[Content note: youth suicide, mental illness]
One chilly morning in my Junior year of high school, a boy who sat a few desks behind me in my AP Calculus class came into school early, parked his car in the student lot, set up a video camera, recorded himself saying a few words, and shot himself in the head.
The following days saw the usual pattern associated with the premature death of any student: the official morning announcement, the outpouring of grief from students and faculty, the presence of grief counsellors on campus for those who needed to talk. In our Calculus class, the mood was bleak and subdued, our former classmate’s empty seat serving as a discomfiting reminder of what had transpired.
And then, as it inevitably does, high school life seemed to move on. The recent tragedy faded from conversation. Our Calculus teacher reshuffled our seating assignments, and the empty seat was filled. It had been too late in the year for our classmate to be memorialized in the yearbook; that June the yearbooks were issued with a loose photocopied page behind the back cover. Or at least I think they were–my insert seems to have disappeared at some point over the years. Or perhaps it was lost the haphazard process of circulation and signing our yearbooks were subjected to in the last week of school.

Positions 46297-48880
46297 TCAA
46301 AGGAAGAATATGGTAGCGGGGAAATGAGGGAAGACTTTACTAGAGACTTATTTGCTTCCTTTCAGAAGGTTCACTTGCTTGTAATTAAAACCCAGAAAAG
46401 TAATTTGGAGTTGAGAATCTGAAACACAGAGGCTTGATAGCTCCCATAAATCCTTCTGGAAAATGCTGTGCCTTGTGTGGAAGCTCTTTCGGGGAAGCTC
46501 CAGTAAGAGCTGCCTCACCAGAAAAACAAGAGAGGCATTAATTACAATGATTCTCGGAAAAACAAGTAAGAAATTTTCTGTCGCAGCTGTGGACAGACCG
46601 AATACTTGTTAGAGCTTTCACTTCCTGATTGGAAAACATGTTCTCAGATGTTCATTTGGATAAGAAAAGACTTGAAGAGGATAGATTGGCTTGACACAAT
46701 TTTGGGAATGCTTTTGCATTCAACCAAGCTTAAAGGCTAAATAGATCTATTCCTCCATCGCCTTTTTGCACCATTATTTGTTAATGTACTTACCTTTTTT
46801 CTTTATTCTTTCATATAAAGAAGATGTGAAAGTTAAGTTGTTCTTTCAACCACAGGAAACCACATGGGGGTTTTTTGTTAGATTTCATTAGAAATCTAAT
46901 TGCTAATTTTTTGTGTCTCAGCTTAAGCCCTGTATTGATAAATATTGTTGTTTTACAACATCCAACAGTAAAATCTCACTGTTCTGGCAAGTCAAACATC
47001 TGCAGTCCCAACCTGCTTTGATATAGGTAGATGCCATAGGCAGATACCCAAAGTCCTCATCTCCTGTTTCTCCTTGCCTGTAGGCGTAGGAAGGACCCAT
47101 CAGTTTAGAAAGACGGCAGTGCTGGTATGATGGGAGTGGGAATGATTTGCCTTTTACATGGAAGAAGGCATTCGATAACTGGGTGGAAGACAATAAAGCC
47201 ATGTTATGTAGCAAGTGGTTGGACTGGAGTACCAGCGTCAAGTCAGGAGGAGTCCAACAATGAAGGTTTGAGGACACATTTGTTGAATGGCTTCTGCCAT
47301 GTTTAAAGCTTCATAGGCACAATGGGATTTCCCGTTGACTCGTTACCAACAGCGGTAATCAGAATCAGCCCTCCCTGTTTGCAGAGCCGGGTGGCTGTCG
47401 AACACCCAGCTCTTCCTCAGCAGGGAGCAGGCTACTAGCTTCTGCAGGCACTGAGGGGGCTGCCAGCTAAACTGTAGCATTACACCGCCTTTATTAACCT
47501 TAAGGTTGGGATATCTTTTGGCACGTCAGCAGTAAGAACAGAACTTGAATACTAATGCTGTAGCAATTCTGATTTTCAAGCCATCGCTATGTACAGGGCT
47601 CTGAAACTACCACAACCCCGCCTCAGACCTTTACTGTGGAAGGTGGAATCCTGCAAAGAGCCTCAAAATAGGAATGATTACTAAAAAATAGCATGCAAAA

Like that insert, my own memory of my classmate’s suicide somehow slipped away over the years. But as I was reading this month’s Atlantic cover story on high school suicides in Palo Alto, the students’ experiences kept ringing little bells in the back of my mind, drawing the past into the present like the smell of petites madeleines.